LEDs hardly radiate any heat in to the environment. This means that all of the heat generated by the LEDs must be conducted away from the source by physical means. If the heat is not conducted away from the source, and the LEDs get too hot, the phosphor converting photon light to visible light cannot function properly and can be permanently damaged, causing the light to change to an unacceptable color (color shift), affects the overall quality of light output and longevity of the LED. Furthermore too much heat will limit the lifetime of the LEDs. Ensure that the product you select has appropriate heatsinking in order to avoid color shift and shortened lifespan.

Selecting the Right Thermal Solution

To avoid LED thermal run-away and permanent damage, excellent heat conduction needs to be taken into account throughout the entire LED system. LED system includes LED package (chip), substrate or PCB, thermal interface material (TIM) located between PCB and heatsink and a heatsink.

For this paper we will focus on to PCB (or substrate) portion of the LED system. The overall goal is to achieve low thermal resistance. LEDs at the package level already have pre-defined structure and associated thermal resistance designed by the package manufacturer. After LED package, printed circuit board is second in line within the conduction thermal path. It is important to analyze and understand PCB structure, material and its thermal property to optimize conduction heat transfer.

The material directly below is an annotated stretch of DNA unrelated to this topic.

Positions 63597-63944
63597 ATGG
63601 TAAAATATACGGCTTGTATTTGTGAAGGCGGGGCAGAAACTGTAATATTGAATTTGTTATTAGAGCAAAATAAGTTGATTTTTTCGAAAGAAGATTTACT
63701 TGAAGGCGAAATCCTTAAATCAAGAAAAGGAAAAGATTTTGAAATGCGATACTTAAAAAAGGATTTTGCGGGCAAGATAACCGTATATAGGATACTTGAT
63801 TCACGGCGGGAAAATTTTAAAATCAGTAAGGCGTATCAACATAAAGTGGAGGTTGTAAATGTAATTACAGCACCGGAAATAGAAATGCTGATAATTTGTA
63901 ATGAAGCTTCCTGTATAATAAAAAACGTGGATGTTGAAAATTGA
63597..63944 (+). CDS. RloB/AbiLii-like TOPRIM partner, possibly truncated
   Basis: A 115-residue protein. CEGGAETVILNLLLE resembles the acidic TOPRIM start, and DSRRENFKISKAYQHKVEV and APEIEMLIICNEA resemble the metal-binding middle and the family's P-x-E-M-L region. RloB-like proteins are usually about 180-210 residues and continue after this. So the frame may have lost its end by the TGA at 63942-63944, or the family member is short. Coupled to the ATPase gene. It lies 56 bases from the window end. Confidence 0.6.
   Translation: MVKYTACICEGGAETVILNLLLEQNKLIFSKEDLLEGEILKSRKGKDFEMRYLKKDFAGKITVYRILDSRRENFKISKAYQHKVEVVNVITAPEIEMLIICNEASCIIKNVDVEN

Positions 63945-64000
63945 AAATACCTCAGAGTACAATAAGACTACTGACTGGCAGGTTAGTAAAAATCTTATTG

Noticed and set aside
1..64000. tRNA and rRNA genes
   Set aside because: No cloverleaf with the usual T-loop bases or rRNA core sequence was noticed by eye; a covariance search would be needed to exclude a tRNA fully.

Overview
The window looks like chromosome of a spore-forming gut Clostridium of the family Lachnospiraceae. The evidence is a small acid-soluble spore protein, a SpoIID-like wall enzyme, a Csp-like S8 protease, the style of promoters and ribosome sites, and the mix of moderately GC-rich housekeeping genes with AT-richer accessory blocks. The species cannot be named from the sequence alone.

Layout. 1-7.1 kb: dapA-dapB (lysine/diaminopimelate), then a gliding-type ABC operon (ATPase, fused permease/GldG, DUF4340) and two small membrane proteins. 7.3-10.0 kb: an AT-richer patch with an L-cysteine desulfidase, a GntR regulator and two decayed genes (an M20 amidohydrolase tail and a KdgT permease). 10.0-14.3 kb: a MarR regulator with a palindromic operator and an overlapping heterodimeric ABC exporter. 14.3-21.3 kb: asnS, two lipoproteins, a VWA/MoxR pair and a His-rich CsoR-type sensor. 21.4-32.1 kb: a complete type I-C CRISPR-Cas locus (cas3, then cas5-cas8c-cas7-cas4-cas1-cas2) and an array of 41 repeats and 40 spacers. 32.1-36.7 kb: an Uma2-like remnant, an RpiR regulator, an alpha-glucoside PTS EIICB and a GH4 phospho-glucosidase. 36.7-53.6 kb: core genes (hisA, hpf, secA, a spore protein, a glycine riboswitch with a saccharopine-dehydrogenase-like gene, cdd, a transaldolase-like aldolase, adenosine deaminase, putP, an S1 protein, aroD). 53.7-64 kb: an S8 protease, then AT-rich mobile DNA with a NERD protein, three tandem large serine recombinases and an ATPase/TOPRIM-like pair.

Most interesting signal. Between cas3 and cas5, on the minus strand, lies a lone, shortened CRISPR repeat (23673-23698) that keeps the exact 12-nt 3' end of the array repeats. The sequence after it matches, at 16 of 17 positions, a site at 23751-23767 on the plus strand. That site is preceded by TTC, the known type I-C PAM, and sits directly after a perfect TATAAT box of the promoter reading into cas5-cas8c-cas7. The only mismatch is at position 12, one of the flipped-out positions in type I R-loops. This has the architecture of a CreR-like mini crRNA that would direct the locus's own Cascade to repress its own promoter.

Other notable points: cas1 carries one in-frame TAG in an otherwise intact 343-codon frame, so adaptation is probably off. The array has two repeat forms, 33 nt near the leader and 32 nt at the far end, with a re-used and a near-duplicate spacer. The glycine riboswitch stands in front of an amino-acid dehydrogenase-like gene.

Fig.1 is a sectional view of a most common printed circuit board used in the LED application. Basically it is a three layer structure; top layer, middle layer and a bottom layer. Top layer is a circuit layer, middle layer is a dielectric layer and bottom layer is either thin copper layer (in case of FR4 pcb) or thick metal layer (in case of MCPCB). LEDs are mounted on to the top circuit layer.

Selecting the right PCB that has least thermal resistance

Printed circuit board is one of the important pieces of the puzzle when it comes to optimizing LED thermal management. There are several types of PCB types considered for the LED application depending on how much heat dissipation is required. Metal core PCB and standard FR-4 pcb with thermal vias are commonly used circuit board materials to dissipate heat from a LED. LEDs are surface mounted to a printed circuit board. Therefore, the board is the first level of thermal dissipation after the LED chip itself. For many of the low power LEDs, ordinary FR4 substrate with thermal vias provides acceptable performance. But for medium to high power LEDs FR4 substrate is not good enough and more often metal core pcb (MCPCB) is used. Metal core pcb (often known as aluminum pcb) uses a thermally conductive dielectric layer (Layer-2 of Fig.1) with base metal aluminum or copper.